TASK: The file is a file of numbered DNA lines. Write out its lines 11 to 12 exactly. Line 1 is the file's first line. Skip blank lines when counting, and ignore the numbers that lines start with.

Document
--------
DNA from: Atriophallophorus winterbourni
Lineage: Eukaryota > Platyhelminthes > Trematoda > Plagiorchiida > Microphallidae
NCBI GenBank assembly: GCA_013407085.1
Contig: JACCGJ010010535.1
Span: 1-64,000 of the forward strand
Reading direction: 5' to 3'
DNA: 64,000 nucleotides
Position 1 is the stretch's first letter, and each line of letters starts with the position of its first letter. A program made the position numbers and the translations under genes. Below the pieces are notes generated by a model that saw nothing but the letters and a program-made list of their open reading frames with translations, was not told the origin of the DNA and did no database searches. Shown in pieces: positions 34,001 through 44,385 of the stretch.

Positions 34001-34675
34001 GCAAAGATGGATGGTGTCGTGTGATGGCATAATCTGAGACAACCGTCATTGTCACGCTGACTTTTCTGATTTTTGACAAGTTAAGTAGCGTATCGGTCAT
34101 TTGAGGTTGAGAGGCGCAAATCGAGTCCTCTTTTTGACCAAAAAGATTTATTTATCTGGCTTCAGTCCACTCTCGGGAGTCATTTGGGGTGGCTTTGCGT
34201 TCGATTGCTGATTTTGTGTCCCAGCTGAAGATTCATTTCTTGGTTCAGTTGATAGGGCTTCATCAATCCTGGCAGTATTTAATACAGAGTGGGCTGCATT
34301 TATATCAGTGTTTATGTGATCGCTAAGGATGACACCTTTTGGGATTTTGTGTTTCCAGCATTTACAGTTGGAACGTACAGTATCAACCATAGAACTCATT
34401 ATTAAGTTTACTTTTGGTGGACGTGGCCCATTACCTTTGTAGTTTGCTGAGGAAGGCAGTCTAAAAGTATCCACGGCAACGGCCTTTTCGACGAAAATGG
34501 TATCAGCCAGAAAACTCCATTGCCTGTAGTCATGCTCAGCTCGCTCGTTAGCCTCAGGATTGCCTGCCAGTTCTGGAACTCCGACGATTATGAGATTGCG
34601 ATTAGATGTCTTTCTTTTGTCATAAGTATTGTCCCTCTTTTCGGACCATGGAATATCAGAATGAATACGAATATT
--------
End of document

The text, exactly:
34101 TTGAGGTTGAGAGGCGCAAATCGAGTCCTCTTTTTGACCAAAAAGATTTATTTATCTGGCTTCAGTCCACTCTCGGGAGTCATTTGGGGTGGCTTTGCGT
34201 TCGATTGCTGATTTTGTGTCCCAGCTGAAGATTCATTTCTTGGTTCAGTTGATAGGGCTTCATCAATCCTGGCAGTATTTAATACAGAGTGGGCTGCATT